Olallo House is in central London and offers accommodation and specialist client-focused support to street homeless men and women. Clients to the service include migrants, victims of modern-day slavery / trafficking, TB patients and homeless people on discharge from hospital – non-UK and UK nationals, all deemed vulnerable due to a range of factors which may also include substance misuse and poor mental and/or physical health.
We focus on holistic support services encompassing the whole person and within this, health and well-being services play a significant role in the support we provide.
Advice, skills training and employment support is offered to all clients and this features significantly during each client's stay at Olallo House. We have a highly skilled and multi-lingual staff team able to communicate in a wide range of languages.
Our goal is to ensure that any person who comes into contact with our services does not return to street homelessness. We believe that this best achieved by working in partnership.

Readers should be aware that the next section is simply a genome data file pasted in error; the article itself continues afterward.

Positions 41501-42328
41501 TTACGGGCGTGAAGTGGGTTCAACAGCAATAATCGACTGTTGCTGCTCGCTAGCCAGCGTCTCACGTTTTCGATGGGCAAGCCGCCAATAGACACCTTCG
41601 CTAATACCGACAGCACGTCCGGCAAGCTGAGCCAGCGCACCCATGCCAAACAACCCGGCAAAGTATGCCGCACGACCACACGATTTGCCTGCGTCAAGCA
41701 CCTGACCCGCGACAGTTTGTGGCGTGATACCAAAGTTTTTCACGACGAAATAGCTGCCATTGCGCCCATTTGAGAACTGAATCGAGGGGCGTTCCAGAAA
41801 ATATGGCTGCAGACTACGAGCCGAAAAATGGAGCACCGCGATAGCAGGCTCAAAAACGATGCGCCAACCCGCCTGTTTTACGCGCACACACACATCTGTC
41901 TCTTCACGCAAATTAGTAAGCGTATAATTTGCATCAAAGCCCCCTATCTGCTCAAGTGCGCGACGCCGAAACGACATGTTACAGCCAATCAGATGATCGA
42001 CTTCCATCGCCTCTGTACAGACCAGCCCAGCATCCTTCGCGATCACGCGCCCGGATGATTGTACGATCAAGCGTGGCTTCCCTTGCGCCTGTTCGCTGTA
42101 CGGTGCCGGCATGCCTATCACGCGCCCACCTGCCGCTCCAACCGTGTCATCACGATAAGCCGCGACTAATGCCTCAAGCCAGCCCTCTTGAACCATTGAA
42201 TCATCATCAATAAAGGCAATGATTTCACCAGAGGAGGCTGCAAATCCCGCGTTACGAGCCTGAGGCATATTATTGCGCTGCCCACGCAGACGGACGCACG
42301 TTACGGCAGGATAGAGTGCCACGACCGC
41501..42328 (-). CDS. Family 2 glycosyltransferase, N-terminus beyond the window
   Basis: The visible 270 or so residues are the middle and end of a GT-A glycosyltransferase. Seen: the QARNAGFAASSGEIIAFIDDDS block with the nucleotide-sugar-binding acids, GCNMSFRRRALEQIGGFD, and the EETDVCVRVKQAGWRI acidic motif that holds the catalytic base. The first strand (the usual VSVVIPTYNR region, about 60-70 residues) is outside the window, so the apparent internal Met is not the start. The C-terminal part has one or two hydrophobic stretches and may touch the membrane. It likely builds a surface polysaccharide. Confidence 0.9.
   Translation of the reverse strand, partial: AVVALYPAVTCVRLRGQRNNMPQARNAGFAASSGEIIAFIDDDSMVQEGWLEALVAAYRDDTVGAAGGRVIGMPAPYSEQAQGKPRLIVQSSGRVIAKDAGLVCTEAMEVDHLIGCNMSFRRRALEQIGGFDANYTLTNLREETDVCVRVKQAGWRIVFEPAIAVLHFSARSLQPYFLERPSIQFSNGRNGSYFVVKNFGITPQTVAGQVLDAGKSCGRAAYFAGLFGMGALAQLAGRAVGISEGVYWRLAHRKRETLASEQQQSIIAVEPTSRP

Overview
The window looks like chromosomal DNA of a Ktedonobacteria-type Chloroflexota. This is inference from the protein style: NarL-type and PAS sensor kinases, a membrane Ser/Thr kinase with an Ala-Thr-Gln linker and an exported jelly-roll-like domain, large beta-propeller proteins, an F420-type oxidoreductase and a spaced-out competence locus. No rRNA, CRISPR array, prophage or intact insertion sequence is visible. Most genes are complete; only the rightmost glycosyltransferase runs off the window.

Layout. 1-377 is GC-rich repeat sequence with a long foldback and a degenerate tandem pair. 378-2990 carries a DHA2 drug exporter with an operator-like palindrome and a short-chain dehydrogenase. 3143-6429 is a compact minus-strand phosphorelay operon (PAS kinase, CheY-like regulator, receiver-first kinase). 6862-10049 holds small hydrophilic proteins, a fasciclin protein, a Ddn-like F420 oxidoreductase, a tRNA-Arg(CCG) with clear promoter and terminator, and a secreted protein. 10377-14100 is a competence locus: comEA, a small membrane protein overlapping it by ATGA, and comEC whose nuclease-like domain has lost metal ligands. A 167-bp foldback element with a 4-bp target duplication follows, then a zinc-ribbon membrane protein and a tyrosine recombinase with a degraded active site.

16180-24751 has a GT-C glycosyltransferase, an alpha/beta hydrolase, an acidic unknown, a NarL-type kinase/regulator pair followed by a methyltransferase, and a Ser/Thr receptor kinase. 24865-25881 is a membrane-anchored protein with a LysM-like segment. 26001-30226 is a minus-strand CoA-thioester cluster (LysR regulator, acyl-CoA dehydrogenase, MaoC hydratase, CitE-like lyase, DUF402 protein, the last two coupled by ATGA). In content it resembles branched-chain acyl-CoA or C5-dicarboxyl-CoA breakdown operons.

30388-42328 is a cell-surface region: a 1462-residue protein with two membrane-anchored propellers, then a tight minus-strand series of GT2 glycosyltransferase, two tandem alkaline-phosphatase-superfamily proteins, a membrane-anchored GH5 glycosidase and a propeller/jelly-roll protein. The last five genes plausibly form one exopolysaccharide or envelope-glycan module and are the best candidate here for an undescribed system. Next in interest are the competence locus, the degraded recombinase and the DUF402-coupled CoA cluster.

All our guests are welcomed to the service and will have a bedroom to call their own whilst staying with us, with clean bedding, towel and toiletries; plus much needed nutritious food and drink with 3 meals a day provided. There are shared communal facilities with a laundry and activity groups.
Assessments are carried out to find out more about the situation and needs of each individual in order to refer them to other specialist services if necessary and to create a clear action plan with them.
A successful partnership
There are remarkable people, individuals that make you dream, become better and change the world. This is a partnership of two of those individuals. Saint John of God (1495 -1550) and Mother Mary Magdelene of the Sacred Heart (1832 - 1900).
Despite 400 years that separated their lives, they were joined together by their unique mission of working with the most excluded individuals in our society.
In 2008 SJOG and the Poor Servants of the Mother of God initiated a partnership aiming to address the needs of the most vulnerable by providing them with acceptance, accommodation, skills and competencies to have a means to survive and flourish, walking down the street, not living on it.